From the very first conversations I had with our director, Nelson McCormick, we talked about portraying the human side of someone who has for all these years been seen only as a two-dimensional villain. We wanted to find where he is human and let people see that. For all these years, people have seen him as a monster. To me, he is not a monster. He is a man who did a monstrous thing. And there’s a big difference.
Talk about some of the research you did for this role.
I did a ton of research. I read the book Marina and Lee. The author, Priscilla McMillan, spent 10 years with Marina and also used to work for JFK.
For me, the research is almost the most fun. I found radio interviews Lee did where there are these three 10-minute-long segments in which you hear him talk and talk, which really helped me learn what he sounded like.
What did you learn about Oswald that surprised you?
I had no idea about his upbringing. He grew up very neglected. His father died two months before he was born, and his mother was very unstable. She put his older brothers in an orphanage when Lee was born and sent them to boarding school. Then, when he was three, she dropped him in an orphanage and then took him to New York. It was as if he never belonged anywhere, and he never had anyone recognise him, or sit him down and ask him about his day. This makes perfect sense in the story we are telling, because he is motivated by the fact that he wanted to be seen, he wanted to be recognised for something. I am not going to say you will feel compassion for him, but you might look at him and say, yeah, I’ve been there.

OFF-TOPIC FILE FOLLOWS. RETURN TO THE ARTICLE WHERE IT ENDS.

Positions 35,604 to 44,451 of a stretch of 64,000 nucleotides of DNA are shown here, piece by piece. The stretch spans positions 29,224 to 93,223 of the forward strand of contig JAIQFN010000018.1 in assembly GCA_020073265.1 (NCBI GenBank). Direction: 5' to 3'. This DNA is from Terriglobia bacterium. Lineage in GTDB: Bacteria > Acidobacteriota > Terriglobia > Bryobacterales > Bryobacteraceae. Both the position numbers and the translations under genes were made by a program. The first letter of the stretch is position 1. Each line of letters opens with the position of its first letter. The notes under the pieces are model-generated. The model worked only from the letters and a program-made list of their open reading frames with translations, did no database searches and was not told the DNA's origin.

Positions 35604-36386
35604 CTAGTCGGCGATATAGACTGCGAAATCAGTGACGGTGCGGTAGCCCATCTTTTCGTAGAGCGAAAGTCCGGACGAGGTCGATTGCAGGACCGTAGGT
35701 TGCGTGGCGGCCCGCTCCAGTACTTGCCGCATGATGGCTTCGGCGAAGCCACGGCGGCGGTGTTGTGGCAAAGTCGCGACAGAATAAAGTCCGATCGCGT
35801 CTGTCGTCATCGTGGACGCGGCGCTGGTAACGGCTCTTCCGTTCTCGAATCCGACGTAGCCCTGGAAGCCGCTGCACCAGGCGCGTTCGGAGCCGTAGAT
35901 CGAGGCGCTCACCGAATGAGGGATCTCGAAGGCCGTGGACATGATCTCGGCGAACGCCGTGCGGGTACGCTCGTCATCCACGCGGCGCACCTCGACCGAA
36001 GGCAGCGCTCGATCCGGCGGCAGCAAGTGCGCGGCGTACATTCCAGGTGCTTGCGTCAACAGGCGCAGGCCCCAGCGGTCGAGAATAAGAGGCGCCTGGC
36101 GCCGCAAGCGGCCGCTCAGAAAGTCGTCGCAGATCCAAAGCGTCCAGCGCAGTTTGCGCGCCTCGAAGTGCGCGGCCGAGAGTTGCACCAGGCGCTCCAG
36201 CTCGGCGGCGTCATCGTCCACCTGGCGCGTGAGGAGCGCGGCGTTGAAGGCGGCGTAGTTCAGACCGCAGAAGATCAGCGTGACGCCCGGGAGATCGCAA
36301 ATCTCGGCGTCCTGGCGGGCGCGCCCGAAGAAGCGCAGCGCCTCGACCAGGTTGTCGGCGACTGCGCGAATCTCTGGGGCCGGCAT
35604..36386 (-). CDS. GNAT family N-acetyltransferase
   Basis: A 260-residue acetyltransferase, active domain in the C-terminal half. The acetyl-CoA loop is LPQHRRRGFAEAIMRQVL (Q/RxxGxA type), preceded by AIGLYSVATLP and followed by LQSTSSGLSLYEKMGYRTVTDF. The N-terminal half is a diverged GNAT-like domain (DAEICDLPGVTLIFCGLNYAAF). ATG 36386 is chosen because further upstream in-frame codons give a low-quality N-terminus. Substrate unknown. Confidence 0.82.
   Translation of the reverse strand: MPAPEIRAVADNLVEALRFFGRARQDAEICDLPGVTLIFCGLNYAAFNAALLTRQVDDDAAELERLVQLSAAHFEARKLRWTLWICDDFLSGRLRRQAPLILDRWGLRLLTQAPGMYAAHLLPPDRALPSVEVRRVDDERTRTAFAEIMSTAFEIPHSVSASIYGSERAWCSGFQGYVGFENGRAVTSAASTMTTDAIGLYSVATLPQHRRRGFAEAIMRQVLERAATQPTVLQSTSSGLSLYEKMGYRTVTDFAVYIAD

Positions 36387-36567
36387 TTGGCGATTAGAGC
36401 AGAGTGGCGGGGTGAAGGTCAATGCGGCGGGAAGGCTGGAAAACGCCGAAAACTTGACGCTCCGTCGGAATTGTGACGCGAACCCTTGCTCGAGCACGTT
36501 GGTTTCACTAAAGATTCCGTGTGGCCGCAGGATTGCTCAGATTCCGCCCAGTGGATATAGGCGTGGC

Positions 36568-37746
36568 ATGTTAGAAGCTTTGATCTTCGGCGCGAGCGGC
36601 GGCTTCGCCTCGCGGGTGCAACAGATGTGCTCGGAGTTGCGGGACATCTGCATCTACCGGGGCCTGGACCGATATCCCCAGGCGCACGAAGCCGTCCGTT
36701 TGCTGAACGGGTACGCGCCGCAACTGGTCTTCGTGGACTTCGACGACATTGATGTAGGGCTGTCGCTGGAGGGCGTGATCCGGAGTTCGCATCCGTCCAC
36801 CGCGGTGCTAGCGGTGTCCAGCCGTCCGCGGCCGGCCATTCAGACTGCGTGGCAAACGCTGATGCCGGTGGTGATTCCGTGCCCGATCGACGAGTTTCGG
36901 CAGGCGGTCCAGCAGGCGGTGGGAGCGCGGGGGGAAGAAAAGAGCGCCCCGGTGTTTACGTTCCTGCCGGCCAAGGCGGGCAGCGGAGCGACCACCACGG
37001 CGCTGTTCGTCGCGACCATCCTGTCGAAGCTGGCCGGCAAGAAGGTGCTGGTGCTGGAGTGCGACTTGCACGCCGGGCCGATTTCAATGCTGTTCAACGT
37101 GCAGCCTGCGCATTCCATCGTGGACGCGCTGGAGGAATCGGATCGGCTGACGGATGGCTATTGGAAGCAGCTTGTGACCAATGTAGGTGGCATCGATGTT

What was it like to shoot the assassination scene?
The scene was shot from my viewpoint, through the rifle scope. And the camera is on me following the car as it comes down the road. It was intense. We were shooting in a building that really looked like the school book depository (Oswald shot Kennedy from the sixth floor of this Dallas building). When I was lining up the shot, and finally bring the rifle around, it’s like, take a breath and you know that is the moment. It was intense.
In telling this story using a parallel structure, what kinds of comparisons were you able to draw between these two men?
One thing I found really interesting is that almost from the beginning, it is obvious that Lee wants fame. And, at least in the early days, JFK really didn’t. He grew to accept it. But the first time we see him in the movie, he is about to announce he is running for president and he is talking about how it was not supposed to be him taking that stage, it was supposed to be his brother Joe.
Meanwhile, the whole time, Lee is saying, “It’s always been me.” That is what he truly believes.
Did doing this movie change your mind about the assassination and all the related conspiracy theories?
I was raised on this subject when I was younger. Both my parents were big advocates of JFK, so I knew about it at a very early age. There are a lot of conspiracy theories out there. I have my own opinion and I always will. And this didn’t change that. But this is the story we are telling. It is the facts, and that is what is really interesting about it.
Killing Kennedy airs tomorrow at 9.55pm on National Geographic Channel.
COMPLEX: The movie reveals different dimensions of Oswald.